The following Alternative State of the Nation Address was delivered by DA Leader Mmusi Maimane this morning in Cape Town.
Ladies and gentlemen
Members of the diplomatic corps
Members of the press
Fellow South Africans
If we are to reflect, honestly, on the state of our nation, we have to decide on the benchmark we’re going to use.
Do we allow our expectations to be lowered by decades of failure and disappointment? Do we simply accept this as our new normal and judge our progress against this standard?
Or do we take a big step back and compare our current South Africa to the one we could have been – the one we all thought possible 25 years ago? Because this would make for an entirely different assessment.
I know what my answer is. The South Africa we have become today is nothing like the one we once dreamt of, and I cannot accept this.
I remember when we were united by a vision of a country that worked, in both senses of the word. A country that functioned like a normal society – fair, tolerant and peaceful – but also a country with dignified work for all its people.
A country that protected the rights and freedoms of all South Africans.
Thirteen years ago I made a decision to dedicate my life to public service precisely because, by then, we had made almost no progress towards becoming this united, inclusive country.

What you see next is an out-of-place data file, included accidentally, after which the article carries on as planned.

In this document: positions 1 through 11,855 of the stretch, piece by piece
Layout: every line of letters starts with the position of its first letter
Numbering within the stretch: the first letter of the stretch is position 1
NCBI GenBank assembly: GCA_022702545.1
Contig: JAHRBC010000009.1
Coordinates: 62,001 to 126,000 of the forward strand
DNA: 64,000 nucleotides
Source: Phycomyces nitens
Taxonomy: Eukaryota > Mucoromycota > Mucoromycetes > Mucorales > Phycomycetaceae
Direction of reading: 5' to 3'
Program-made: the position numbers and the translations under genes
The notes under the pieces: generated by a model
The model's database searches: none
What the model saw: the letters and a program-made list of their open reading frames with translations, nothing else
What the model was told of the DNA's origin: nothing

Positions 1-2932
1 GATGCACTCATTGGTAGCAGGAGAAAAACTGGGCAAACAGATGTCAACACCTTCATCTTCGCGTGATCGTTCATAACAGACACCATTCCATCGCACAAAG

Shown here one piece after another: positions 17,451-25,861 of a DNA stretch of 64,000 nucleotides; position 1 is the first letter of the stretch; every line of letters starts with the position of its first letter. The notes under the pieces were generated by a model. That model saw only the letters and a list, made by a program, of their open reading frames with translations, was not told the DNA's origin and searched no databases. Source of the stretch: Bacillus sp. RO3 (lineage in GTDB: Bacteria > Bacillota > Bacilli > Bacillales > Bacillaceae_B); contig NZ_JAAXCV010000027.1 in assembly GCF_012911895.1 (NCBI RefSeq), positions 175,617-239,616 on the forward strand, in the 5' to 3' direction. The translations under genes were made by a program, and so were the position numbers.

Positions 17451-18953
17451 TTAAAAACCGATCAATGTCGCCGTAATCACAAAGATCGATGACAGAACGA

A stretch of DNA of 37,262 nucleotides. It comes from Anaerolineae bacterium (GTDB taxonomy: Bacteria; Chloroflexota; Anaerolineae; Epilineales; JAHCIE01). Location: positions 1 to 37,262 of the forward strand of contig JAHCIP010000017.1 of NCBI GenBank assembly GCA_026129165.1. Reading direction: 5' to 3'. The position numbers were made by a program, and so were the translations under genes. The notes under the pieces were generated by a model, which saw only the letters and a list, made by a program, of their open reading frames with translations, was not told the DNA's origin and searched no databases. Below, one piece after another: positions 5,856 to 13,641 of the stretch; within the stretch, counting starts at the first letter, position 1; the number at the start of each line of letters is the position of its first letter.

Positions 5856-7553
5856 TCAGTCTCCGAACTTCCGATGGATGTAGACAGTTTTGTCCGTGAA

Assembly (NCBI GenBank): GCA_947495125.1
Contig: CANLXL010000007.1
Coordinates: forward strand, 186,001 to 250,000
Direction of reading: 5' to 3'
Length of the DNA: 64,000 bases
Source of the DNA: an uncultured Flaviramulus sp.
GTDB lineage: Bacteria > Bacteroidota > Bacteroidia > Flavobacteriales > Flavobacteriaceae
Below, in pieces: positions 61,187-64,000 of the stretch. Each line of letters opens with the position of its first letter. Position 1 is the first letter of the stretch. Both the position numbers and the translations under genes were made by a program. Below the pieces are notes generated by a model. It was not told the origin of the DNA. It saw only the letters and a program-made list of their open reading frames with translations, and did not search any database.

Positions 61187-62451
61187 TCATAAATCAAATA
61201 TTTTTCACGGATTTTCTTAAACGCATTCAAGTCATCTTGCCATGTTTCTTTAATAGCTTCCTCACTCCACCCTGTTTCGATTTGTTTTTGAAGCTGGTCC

A massive gap had opened up between the economic insiders and outsiders in our society.
Some had ended up on the inside – they had jobs, went to good schools, knew the right people, had the right party connections. And others were stranded on the outside with no hope of getting in.
It seemed to me that there was a deliberate effort to put up walls to protect the insiders and keep the rest out. Everything felt stacked against poor South Africans, and I could see no attempt nor will from our government to rectify this.
There was this profound injustice that remained in our society despite more than a decade of democracy and political freedom.
Today that gap is even wider, and there is no indication of it closing. We are a country split in two. That is the state of our nation.
Four out of ten South Africans can’t find work, and we have the highest youth unemployment in the whole world.
We also have the highest inequality in the world. Half our people live below the poverty line, and 17 million social grants are all that stand between them and extreme hunger and suffering.
Some of our communities experience rates of violent crime that put them on par with war zones, and we have among the highest murder and rape stats in the world.
And although we sit at the very top of all these terrible lists, these aren’t even the things we are best known for as a country. That honour belongs to the endemic and systemic corruption that has infected every single aspect of our life here.